- Canada manufacturing sales rose 2.1% in March after falling 0.2% in February
- Part of the increase came from higher energy costs that boosted sales at petroleum refineries. Controlling for price effects, sales increased 1.6% in March
The bounce-back in manufacturing sales is consistent with other indicators suggesting that much of a pullback in overall economic output in February was tied to transitory bad-weather effects that temporarily limited transportation capacity. Earlier February GDP data suggested that rail capacity in particular was limited by cold weather in February and export volumes also bounced back in March after a soft prior month. The increase in March manufacturing sales was led by a 4% jump in motor vehicle sales and a price-led jump in petroleum & coal sales.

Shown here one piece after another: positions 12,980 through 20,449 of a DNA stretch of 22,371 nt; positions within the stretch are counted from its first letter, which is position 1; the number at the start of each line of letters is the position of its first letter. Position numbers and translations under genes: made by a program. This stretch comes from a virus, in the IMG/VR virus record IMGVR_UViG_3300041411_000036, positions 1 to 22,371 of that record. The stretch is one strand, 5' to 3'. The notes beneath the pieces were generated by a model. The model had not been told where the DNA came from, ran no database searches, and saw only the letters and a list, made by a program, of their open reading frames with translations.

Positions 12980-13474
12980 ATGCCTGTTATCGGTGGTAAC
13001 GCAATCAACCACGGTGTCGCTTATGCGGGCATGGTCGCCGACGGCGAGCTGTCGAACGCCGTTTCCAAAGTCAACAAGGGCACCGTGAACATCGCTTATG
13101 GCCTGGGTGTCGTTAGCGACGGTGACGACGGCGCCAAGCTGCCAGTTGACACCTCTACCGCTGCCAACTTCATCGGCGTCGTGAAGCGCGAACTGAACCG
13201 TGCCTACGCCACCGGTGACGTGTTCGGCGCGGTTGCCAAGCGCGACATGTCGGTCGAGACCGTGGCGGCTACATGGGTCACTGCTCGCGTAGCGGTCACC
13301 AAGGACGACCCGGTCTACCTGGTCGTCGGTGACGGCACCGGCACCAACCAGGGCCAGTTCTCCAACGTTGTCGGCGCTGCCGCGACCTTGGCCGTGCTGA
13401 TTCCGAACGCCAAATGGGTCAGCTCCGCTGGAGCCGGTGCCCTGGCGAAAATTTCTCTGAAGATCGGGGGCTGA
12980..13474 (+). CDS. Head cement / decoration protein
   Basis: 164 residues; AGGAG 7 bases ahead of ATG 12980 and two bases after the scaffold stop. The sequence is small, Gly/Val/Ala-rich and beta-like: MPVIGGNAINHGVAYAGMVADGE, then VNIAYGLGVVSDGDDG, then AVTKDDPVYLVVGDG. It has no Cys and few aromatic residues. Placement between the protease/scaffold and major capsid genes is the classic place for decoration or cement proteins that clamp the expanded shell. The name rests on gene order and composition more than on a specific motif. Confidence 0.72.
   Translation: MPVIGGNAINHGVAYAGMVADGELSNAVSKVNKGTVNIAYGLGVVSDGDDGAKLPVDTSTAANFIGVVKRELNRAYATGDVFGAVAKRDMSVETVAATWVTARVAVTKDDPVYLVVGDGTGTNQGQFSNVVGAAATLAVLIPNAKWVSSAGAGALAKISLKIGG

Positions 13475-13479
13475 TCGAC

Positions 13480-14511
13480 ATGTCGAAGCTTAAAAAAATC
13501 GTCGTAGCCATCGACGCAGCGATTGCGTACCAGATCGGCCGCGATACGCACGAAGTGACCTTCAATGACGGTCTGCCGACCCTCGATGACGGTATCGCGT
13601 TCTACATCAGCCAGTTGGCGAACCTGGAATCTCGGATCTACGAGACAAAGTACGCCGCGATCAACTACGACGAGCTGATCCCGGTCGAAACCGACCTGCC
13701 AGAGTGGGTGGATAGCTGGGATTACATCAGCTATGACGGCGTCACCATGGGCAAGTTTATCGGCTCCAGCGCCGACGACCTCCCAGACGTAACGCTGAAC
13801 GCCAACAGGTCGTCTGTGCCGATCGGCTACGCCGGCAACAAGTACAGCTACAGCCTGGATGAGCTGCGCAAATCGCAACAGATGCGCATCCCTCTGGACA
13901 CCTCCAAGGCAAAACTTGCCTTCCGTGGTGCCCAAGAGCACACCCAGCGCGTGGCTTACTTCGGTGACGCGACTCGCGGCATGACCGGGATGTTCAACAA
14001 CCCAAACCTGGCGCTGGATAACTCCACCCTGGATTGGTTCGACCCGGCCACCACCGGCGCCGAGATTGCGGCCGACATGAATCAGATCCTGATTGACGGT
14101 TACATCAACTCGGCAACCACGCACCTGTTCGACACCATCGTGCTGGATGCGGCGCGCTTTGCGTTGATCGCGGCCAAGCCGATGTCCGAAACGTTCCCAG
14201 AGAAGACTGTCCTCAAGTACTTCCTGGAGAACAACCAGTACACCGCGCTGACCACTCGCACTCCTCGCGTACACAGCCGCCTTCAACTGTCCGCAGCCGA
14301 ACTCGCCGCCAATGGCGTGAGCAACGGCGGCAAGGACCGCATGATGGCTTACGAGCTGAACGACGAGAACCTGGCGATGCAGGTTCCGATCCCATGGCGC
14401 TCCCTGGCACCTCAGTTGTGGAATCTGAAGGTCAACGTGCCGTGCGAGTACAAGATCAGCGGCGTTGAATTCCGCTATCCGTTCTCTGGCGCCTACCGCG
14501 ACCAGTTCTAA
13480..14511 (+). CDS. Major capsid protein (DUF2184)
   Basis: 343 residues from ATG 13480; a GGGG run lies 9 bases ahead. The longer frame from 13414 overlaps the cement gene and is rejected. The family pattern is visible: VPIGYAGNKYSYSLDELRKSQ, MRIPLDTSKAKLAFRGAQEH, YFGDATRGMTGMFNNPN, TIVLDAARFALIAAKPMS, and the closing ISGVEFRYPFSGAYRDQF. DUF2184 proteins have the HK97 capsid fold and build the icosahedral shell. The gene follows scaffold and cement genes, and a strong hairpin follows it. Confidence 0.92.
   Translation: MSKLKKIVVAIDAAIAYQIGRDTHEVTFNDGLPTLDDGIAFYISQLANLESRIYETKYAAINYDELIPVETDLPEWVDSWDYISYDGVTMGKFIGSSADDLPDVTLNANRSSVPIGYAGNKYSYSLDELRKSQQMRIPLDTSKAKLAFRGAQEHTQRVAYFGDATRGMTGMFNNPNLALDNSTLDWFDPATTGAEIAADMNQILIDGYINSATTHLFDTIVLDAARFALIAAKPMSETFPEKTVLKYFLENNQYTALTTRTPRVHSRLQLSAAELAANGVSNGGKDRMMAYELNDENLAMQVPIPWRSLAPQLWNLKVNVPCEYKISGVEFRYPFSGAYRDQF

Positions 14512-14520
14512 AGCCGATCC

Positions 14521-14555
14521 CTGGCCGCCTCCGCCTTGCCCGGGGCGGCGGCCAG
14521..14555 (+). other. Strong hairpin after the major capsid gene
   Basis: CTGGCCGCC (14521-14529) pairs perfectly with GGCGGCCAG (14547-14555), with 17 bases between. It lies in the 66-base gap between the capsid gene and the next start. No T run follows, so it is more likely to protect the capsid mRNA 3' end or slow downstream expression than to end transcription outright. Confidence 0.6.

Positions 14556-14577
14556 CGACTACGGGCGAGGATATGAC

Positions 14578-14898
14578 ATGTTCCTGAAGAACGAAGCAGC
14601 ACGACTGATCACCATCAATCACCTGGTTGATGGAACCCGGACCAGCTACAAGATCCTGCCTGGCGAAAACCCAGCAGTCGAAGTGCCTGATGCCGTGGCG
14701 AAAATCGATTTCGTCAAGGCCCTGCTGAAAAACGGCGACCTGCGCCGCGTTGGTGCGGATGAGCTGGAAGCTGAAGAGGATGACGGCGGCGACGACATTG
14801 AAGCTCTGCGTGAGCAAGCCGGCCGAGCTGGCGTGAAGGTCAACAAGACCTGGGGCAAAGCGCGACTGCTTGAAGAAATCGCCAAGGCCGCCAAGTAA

The manufacturing numbers mean that overall economic growth probably returned at least modestly to the positive column in March after GDP declined 0.1% in February. Growth for Q1 as a whole still looks likely to be on the soft side – at a touch less than 1%. We continue to expect a ‘rebound’ to a 2% rate in Q2 as some of the transitory disruptions that plagued activity in Q1 (bad weather, Alberta oil & gas production curtailments) ease. Escalating U.S.-China trade tensions have added grey clouds to the outlook, though. The US manufacturing sector has already shown signs of slowing in recent months – and part of that is likely due to increased U.S. import tariffs that have disproportionately impacted the industrial sector. That was, of course, before the implementation of the latest round of US tariff escalation last Friday. Close integration of North American supply chains means that any negative impact to US industry will also likely have spillovers to Canada. We continue to expect, at this point, that those spillovers will be manageable but uncertainty about global trade disruptions will continue to weigh on business investment decisions – and, alongside still benign inflation trends, will leave the Bank of Canada with plenty of reason for caution about considering any future interest rate hikes.